Killing the tail light is a little more complicated if you want the brake light off too. You have to run wires from the tail light ground under the seat by the rear fender up to the kill switch. I had already cut my stock connector to accompany my EDGE tail light. What I did was break the black/white ground connection and soldered a wire lead to each. Which I then ran through the frame following the stock harness up to the headlight shroud. This means the connector is pointless, yes, but for some reason I'd like to keep the main harness untouched. The only reason to disconnect it that I can see is if I should need to replace the tail light, which I'll have to desolder anyways.


Now that the wires are up front, cut to length and crimp on the female quick connect terminals, connecting them to pins 2 and 3. Now to light the LED, pin 7 will need to be ran to a positive since we broke the ground on this circuit. If you wired the accessory circuit, you should have an extra lead running from pin 87 on the relay.

And here's the finished product, plenty of wire room to relocate the switches when I work on a dash, but this will do for now:

finished_view_on_tn.jpg finished_view_off_tn.jpg

I will likely add a GPS unit in the future, all I would need to do to hardwire it is connect another set of leads to the pin 87 positive wire and pin 85 battery ground. I read that some prefer their GPS always-on, but I figured if I'm only making a quick stop then I should be able to leave the bike switched on and the lights off without draining the battery too much.

A Few Soldering Tips

  • Let the iron heat up completely, at least 5 minutes.
  • Use twist ties and alligator clips to hold the wires in place and together while you solder.
  • Solder one side, let cool for about 15 seconds before turning over, and make sure you secure the wires again before starting.
  • Touch the soldering iron to the wire itself, at about a 45 degree angle. Then touch the solder to the crevice between the iron and the wire. Move the iron and solder together up and down the wire. You want the solder to soak into the wire strands, not pearl up on the surface.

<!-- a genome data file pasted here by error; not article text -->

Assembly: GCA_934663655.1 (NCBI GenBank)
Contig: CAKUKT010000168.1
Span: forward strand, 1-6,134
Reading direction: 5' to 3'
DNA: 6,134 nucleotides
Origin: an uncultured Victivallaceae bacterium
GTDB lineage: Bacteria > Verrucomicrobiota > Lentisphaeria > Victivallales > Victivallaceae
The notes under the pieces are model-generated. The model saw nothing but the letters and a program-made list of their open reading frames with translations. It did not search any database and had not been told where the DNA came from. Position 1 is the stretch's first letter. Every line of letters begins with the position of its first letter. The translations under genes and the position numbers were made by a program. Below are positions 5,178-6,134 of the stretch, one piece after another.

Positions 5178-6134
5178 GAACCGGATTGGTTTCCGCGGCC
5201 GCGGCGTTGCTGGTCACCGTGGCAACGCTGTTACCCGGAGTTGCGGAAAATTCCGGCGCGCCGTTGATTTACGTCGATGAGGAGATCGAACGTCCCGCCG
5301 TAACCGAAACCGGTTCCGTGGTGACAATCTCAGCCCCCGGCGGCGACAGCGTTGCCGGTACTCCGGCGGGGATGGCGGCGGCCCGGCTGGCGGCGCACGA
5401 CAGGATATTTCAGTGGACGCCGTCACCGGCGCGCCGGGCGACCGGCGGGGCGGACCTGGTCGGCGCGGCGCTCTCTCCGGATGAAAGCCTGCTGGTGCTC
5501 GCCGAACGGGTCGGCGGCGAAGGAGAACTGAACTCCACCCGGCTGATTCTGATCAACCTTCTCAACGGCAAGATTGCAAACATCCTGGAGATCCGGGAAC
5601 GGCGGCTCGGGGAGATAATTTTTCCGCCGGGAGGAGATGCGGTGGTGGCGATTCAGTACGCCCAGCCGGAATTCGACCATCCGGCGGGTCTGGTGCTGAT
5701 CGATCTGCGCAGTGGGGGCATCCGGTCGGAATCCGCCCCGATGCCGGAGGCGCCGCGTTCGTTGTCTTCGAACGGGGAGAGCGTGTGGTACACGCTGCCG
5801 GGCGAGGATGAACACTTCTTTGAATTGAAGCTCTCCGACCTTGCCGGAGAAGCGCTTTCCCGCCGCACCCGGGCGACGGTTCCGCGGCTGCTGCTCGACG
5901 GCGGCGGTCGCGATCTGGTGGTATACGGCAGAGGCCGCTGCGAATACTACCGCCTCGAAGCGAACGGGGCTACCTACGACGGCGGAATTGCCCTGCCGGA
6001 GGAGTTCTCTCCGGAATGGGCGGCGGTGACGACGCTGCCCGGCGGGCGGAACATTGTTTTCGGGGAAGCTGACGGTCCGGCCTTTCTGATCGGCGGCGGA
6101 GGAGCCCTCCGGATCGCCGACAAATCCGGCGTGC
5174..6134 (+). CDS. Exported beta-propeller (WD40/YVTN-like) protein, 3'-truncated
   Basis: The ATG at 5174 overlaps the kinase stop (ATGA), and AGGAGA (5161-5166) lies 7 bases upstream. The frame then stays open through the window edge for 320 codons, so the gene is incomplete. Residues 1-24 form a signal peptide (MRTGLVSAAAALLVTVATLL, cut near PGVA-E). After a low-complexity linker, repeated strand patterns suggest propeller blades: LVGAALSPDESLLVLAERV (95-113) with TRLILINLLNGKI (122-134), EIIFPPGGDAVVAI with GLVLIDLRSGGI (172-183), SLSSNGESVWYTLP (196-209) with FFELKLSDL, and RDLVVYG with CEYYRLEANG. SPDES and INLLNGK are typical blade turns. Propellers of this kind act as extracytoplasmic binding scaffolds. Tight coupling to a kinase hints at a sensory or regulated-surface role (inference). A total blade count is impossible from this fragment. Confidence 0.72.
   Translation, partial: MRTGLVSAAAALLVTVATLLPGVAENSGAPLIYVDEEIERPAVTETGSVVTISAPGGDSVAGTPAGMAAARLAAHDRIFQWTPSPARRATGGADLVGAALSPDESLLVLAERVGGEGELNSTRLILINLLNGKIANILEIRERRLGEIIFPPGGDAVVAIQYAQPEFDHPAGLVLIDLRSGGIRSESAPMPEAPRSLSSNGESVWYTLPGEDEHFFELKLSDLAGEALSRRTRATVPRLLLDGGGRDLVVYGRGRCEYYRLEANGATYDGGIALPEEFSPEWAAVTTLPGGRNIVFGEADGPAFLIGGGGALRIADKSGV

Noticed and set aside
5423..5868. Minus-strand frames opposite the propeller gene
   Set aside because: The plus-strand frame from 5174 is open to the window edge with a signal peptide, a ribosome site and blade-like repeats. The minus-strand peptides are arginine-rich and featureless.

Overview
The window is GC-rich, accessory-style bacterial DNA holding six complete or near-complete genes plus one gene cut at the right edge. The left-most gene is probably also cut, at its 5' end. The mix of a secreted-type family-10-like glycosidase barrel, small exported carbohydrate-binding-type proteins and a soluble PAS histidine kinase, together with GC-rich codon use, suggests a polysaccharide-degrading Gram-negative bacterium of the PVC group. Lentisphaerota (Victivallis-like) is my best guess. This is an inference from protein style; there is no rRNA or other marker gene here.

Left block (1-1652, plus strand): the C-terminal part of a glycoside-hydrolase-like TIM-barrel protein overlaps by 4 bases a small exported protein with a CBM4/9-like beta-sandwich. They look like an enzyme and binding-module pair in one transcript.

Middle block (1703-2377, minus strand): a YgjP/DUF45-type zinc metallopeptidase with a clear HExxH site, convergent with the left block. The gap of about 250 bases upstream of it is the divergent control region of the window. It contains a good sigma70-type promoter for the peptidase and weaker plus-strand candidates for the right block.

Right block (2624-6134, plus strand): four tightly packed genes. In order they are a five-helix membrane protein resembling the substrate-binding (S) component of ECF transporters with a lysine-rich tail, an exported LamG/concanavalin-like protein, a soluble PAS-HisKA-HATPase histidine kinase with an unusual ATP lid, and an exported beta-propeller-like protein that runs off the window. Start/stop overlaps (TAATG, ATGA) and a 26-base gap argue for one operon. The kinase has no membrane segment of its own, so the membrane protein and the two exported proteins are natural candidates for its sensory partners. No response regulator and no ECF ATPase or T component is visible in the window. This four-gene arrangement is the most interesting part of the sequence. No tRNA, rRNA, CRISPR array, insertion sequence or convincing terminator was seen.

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yes props to you for doing the write this sort of info is so good when you are a nub like me and trying to do something you havent done before.

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Yea this is a great write up!!!

Love the pics to go along. I'm a newb and just installed the edge tail light and blinkers. I just kind of figured it out as i went along, but i really wanted to put a relay in to fix the fast blinking.

This will be most useful:applause:

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Hi ppar,

Just wanted to inform you that a different relay is required for slowing down the blink rate with LEDs. They are called IC relays and Forest sells them; however, it doesn't seem like people have had much luck wiring them correctly. I'm not sure how they work, but I found that people are using an electronic flasher instead. Check out this thread with a picture write-up, DRC in line resistors, or IC relay?? Help!!.

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I had no problem setting up the DRC IC relay. Many here have used other less expensive variations with great results. Pretty much any electronic fasher that is load independant will work. It will have either two or three wires, the third wire is a ground.